The sensual pleasures and attractions of Venusberg entice and beckon the christian of today no less than they did Tannhauser. He succumbed, but he later repented (to some of Wagner's glorious music). Easter certainly offers a good opportunity or impetus for anyone to continue his resurrection from the wholly false beliefs of life, truth, intelligence, and substance in matter, to cease being victimized by the material senses (S&H p. 294).
Anything which excites, delights, engages, or just soothes one's physical senses will tend to blur his spiritual vision and cause him to stumble into the mire of the Slough of Despond. He can then give up, like Obstinate and Pliable, and return to the City of Destruction or, like Christian, fight his way through to the far side of the slough and continue on his spiritual way to the Celestial City. One of John Bunyan's margin notes [I wonder if Mrs. Eddy got the idea from him?] early in "The Pilgrim's Progress" reads: "Christ and the way to him cannot be found without the Word". The exceedingly inspired Bunyan does not shilly-shally in trivial theological hairsplitting or distracting minutia. Christian gets into trouble when he is beguiled by Mr. Worldly-Wiseman, who ceaselessly peddles his palaver, to turn aside from the strait way and go into the village of Morality, a kind of village in the plain of Ono.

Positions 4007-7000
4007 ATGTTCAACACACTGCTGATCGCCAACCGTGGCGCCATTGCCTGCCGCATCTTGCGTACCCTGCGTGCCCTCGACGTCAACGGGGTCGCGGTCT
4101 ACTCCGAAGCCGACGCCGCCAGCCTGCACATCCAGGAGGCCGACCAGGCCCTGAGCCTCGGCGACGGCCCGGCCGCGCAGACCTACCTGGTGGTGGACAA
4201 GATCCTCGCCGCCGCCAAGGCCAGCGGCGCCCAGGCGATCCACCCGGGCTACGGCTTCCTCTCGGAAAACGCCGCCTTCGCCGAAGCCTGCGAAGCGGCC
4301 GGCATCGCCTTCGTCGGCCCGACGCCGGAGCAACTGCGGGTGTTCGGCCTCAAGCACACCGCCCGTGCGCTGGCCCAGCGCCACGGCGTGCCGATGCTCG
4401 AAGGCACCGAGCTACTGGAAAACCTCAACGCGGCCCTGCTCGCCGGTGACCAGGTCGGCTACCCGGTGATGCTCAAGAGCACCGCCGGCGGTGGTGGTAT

To return to my hobbyhorse of the previous entry, this is why any visual yoo-hoo in the periodicals can lead the undisciplined, incautious, or bovine thought to wander in the seductive and perilous Venusberg of the senses. The periodicals are obviously written for mortals, but not for mortals qua mortals, i.e., not in order to appeal to what is mortal in them, and not for their amusement, but for their edification. Pictures appeal most strongly to mortal man's visual sense. The Word speaks to man's consciousness, and as this consciousness is dematerialized Truth will grow clearer and more distinct to thought. If there is a need for the periodicals at all then there is a need for more inspired, penetrating, and timely articles, not for the pleasant opiates of pretty pictures, bric-a-brac, and froufrou.
Note: To EW, I meant by sprinter that my forte, to the extent I have one, is in short pieces, not the long-distance "race" of a book. Also, a book, to be worth the considerable effort it would take to write, would have to find someone willing to publish it and get it into bookstores, almost impossible challenges today for an unknown scribbler.